Very precise timing is essential to processing the meteor data, so unless you are confident in your internet connection an RTC module ensures the Raspberry Pi always has the precise time, even when power or internet is unreliable. AliExpress sells a pack of 10 but they are inexpensive - maybe share the extras among other camera constructors in your area. The AliExpress store lists two RTC modules, one labelled "DS3231 module" and the other "mini DS3231 module." Select the "mini DS3231 module" option; it is designed for the Raspberry Pi. It has 5 pins and includes a battery.

Once you plug it into the Pi (see image on the right) and make sure the current time is correct on the Pi, open the terminal and run:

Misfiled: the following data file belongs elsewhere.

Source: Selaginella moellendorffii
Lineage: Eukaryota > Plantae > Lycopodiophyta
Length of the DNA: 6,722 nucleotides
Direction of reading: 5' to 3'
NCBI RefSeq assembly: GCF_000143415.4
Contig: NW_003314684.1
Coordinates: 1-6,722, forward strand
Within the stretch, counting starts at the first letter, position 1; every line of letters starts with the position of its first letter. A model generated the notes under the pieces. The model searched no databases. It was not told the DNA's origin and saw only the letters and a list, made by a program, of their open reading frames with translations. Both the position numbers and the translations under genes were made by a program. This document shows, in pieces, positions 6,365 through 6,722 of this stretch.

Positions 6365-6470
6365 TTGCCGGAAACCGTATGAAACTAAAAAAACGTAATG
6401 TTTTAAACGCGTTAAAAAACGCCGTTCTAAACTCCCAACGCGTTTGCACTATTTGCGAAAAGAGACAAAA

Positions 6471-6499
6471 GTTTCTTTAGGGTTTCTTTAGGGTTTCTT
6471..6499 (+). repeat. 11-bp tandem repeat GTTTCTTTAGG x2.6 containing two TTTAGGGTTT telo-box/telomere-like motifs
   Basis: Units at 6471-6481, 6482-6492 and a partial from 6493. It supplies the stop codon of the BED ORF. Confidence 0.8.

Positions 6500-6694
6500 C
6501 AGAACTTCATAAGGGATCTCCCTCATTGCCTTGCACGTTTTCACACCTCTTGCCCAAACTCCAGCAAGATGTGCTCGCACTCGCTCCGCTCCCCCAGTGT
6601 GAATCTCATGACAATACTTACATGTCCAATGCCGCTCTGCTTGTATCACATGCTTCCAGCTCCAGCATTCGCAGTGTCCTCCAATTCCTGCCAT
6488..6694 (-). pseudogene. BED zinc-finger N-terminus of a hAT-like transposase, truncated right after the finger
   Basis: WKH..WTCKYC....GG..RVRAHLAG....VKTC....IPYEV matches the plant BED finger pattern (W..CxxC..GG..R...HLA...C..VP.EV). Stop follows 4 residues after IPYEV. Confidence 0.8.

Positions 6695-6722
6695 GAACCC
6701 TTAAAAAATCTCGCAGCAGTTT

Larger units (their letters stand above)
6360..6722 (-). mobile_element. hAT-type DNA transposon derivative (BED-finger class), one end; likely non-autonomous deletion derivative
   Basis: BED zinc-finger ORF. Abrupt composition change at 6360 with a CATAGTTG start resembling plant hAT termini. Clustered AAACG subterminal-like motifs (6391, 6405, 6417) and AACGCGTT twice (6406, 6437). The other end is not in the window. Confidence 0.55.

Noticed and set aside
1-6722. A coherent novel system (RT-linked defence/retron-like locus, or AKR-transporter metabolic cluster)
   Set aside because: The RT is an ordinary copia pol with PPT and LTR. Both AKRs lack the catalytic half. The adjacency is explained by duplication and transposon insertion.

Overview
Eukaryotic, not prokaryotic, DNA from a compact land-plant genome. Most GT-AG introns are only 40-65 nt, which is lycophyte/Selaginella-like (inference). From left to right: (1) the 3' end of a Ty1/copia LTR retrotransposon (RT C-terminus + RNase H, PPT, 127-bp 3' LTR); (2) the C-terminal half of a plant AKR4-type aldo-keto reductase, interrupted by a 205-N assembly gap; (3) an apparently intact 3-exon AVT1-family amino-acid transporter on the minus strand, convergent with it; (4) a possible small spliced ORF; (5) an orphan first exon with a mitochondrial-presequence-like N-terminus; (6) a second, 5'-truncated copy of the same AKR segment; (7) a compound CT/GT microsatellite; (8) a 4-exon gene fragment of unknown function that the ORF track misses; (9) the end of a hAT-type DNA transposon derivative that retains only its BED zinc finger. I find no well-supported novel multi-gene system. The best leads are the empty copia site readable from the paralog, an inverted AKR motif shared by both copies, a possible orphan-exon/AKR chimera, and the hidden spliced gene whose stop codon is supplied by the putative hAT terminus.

sudo hwclock -w

This will set the current computer time to the RTC. Every time the Pi boots up, it will read the correct time from the RTC.

Pin Headers

Required to raise the height of the Raspberry GPIO bins to allow the RTC to sit proud of the Raspberry Pi case. You only need 1 but the pack of 20 is available for only a dollar or so.

Network cabling

You will need two lengths of network cabling, one (probably quite short) between the Raspberry Pi and the PoE injector and the other between the PoE injector and the camera. You can purchase suitable lengths locally or on AliExpress. Some people have found the following thin flat network cable to be useful for sneaking the wire through a window or door to avoid drilling holes in walls or eaves, although it will require some extra attention to seal the cable at the camera's PoE connector:

Waterproof Cable Connector